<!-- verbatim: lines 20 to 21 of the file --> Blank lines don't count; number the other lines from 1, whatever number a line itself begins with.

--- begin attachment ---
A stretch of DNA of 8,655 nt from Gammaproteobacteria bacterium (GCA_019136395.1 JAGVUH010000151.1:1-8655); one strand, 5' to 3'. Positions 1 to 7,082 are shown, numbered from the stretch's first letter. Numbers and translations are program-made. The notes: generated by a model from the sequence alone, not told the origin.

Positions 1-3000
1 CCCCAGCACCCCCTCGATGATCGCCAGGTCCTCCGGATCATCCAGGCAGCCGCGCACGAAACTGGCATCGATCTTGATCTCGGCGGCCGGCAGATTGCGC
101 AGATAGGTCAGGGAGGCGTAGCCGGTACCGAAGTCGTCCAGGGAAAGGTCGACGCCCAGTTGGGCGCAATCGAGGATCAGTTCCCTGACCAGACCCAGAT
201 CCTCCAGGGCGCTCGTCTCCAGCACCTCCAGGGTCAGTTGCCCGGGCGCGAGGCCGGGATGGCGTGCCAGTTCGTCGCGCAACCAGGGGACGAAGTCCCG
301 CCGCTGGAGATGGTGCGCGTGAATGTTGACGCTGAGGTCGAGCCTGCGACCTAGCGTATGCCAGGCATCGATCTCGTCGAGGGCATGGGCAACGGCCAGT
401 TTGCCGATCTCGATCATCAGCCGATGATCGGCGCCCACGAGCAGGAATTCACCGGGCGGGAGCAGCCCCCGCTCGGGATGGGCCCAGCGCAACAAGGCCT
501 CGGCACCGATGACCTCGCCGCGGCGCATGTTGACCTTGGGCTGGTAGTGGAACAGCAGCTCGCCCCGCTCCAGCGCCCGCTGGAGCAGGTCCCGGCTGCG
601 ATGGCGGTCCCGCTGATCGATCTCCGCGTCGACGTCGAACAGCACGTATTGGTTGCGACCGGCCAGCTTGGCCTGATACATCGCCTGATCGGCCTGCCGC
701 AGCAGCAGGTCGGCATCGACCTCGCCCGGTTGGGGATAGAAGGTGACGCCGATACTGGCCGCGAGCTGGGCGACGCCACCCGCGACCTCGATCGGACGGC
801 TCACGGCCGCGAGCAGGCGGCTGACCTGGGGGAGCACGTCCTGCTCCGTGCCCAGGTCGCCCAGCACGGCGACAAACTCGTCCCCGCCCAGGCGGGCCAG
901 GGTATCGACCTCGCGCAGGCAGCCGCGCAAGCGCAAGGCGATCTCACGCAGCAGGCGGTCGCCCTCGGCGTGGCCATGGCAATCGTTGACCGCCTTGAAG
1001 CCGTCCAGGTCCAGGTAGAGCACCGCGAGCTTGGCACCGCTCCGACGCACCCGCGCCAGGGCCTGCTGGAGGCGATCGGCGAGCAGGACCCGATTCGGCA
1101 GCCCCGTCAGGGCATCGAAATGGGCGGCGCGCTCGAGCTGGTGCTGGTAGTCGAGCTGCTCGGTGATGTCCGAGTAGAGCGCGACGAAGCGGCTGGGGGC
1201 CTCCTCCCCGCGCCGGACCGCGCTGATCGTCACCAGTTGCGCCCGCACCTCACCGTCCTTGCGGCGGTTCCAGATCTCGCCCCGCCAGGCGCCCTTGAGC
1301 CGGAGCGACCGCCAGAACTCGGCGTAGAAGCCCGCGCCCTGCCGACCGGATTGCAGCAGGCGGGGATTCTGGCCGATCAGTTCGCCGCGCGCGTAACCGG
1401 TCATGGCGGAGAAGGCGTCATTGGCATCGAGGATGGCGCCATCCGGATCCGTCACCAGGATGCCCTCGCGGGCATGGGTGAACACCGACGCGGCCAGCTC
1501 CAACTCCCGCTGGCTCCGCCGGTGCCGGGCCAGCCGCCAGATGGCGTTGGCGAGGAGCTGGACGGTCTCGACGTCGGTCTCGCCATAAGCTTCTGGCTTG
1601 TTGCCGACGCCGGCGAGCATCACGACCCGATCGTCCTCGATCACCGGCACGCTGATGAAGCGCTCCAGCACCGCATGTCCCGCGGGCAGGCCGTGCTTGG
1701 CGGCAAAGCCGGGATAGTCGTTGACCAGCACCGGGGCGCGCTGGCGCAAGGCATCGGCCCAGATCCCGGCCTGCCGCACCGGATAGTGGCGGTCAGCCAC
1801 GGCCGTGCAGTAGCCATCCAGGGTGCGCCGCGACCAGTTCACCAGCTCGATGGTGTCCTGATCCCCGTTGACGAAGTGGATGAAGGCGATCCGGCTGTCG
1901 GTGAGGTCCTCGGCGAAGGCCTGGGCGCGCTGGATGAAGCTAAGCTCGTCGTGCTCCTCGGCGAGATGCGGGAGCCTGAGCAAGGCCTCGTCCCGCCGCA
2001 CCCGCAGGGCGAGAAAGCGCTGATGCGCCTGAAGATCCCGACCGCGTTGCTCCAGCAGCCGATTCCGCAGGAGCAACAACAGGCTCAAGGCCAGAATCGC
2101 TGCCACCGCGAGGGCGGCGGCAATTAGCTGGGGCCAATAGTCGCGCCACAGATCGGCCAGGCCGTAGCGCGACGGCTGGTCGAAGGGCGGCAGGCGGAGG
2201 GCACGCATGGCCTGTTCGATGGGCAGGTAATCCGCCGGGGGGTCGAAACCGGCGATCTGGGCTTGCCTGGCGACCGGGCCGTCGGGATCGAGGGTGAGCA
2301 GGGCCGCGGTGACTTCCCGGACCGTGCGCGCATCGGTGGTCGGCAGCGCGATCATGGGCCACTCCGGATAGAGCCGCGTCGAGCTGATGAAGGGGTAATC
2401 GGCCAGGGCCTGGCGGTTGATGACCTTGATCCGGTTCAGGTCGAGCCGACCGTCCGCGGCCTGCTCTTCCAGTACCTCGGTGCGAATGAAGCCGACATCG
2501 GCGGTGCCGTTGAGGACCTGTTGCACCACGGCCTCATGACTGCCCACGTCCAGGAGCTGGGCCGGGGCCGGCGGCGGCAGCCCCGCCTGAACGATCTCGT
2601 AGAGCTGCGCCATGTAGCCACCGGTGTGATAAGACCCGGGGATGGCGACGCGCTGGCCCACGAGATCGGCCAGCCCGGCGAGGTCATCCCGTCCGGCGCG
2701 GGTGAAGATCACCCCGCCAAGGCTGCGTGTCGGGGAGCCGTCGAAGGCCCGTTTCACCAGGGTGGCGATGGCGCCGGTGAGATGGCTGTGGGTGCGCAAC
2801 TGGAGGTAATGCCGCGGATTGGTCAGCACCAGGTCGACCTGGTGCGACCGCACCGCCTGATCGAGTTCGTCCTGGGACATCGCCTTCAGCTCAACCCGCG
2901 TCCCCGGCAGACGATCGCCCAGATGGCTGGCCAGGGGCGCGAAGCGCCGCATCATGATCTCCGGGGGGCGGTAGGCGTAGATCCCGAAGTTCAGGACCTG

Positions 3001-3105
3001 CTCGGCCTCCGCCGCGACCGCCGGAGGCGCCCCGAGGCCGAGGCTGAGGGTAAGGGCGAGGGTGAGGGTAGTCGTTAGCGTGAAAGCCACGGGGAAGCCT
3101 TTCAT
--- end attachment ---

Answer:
1701 CGGCAAAGCCGGGATAGTCGTTGACCAGCACCGGGGCGCGCTGGCGCAAGGCATCGGCCCAGATCCCGGCCTGCCGCACCGGATAGTGGCGGTCAGCCAC
1801 GGCCGTGCAGTAGCCATCCAGGGTGCGCCGCGACCAGTTCACCAGCTCGATGGTGTCCTGATCCCCGTTGACGAAGTGGATGAAGGCGATCCGGCTGTCG